Skip to content


January 16, 2017

One of my all-time favorite Martin Luther King, Jr. scenes, as told in The National Catholic Reporter:

It was a moment of high drama. And the Rev. Martin Luther King Jr. was trying to find his rhythm.

He stood before the Lincoln Memorial to address some quarter of a million black and white participants in the March on Washington as well as untold millions of television viewers watching a live broadcast.

He was giving the speech he’d written for this day, Aug. 28, 1963. It was formal, sober, high-minded — and more than a bit clunky.

One early line was: “And so today, let us go back to our communities as members of the international association for the advancement of creative dissatisfaction.”

As King came to his line, he seemed to recognize the awkwardness of such polysyllabic phrasing, historian Taylor Branch writes, and decided to speak instead from the heart.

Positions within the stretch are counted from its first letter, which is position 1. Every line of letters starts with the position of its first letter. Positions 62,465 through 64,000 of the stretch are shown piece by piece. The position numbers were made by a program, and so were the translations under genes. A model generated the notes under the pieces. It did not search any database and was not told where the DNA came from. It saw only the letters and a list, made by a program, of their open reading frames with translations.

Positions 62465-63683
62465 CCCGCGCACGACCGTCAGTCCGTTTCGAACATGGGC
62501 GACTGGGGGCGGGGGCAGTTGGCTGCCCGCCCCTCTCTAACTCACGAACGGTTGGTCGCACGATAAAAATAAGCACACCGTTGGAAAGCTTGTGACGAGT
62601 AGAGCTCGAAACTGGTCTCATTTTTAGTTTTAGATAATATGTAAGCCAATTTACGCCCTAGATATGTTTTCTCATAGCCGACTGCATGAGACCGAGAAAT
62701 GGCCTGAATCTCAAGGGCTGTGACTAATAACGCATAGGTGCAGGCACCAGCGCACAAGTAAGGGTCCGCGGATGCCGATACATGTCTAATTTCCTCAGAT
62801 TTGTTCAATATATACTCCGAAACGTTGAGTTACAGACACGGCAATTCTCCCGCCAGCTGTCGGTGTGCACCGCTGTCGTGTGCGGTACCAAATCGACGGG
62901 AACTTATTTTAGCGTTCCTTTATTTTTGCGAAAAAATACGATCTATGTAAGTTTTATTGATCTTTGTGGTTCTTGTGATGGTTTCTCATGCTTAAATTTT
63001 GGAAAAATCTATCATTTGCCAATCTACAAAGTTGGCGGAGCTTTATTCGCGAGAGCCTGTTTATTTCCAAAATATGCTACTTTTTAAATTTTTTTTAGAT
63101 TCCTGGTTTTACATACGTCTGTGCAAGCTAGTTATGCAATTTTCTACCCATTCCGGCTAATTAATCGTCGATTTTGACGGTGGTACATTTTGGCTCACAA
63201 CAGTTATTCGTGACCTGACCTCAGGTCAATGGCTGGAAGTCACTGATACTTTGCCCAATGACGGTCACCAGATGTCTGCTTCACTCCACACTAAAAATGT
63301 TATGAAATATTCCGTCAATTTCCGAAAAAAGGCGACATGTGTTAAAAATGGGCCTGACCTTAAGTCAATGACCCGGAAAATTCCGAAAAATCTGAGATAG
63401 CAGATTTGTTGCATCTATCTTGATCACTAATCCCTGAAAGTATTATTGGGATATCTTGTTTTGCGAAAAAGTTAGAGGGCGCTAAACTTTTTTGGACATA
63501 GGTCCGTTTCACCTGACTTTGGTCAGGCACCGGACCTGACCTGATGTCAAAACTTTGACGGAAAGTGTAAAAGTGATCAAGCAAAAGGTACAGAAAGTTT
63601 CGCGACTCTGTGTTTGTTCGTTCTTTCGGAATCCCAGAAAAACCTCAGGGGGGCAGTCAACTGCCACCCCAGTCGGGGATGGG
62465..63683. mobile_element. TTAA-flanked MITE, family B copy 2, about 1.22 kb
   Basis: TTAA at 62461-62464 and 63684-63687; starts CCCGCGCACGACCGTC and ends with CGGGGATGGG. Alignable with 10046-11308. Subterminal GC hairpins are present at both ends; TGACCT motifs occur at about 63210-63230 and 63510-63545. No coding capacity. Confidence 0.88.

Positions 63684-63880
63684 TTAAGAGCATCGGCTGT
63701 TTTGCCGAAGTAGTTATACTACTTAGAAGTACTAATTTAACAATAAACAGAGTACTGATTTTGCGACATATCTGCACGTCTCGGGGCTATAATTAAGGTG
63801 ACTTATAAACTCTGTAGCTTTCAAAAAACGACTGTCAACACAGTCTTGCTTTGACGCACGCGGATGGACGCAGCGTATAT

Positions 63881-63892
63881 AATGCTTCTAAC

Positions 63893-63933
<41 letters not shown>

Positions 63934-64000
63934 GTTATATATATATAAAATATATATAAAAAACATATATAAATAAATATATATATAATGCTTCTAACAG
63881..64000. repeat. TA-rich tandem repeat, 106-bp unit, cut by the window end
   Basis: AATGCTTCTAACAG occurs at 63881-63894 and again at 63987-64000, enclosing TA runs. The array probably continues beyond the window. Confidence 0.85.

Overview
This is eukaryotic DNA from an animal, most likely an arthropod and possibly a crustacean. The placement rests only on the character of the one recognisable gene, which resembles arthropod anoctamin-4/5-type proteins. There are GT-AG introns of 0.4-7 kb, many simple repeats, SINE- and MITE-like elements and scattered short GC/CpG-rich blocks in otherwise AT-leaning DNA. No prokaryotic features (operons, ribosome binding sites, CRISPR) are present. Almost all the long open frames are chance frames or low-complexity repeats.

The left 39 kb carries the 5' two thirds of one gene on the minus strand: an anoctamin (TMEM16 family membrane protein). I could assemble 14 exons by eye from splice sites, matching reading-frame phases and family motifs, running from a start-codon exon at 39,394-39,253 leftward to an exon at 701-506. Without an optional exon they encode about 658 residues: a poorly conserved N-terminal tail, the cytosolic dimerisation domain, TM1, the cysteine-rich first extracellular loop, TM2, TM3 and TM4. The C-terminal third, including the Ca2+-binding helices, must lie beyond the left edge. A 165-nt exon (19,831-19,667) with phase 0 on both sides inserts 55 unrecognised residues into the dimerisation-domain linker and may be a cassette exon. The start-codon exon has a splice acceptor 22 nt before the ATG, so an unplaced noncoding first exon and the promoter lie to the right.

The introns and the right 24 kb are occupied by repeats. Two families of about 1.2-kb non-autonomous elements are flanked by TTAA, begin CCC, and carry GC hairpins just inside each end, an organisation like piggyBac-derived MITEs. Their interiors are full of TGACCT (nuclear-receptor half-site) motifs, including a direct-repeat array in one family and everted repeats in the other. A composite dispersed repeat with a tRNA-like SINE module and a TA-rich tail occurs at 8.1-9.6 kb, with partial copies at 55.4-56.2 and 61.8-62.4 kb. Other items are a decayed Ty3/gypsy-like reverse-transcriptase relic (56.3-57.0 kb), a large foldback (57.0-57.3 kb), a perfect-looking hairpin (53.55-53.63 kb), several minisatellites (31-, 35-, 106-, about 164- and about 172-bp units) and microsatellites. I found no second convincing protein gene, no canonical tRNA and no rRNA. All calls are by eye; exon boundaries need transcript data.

Looking up from his text, he told his listeners:

“Go back to Mississippi; go back to Alabama; go back to South Carolina; go back to Georgia; go back to Louisiana; go back to the slums and ghettos of our Northern cities, knowing that somehow this situation can and will be changed.

“Let us not wallow in the valley of despair.”

Those on the platform with him knew he had moved off his prepared remarks, and Mahalia Jackson, the great gospel singer, shouted to him: “Tell ’em about the dream, Martin!”

He did. And did he ever!

A couple of quick questions, but don’t answer too quickly —

  1. Who’s a Mahalia in your life? If possible, contact them and thank them.
  2. For whom are you a Mahalia, and what might you do today in that role?

From → Uncategorized

One Comment
  1. Thoughtfully considering.


Leave a Reply

Fill in your details below or click an icon to log in: Logo

You are commenting using your account. Log Out /  Change )

Google photo

You are commenting using your Google account. Log Out /  Change )

Twitter picture

You are commenting using your Twitter account. Log Out /  Change )

Facebook photo

You are commenting using your Facebook account. Log Out /  Change )

Connecting to %s

This site uses Akismet to reduce spam. Learn how your comment data is processed.

%d bloggers like this: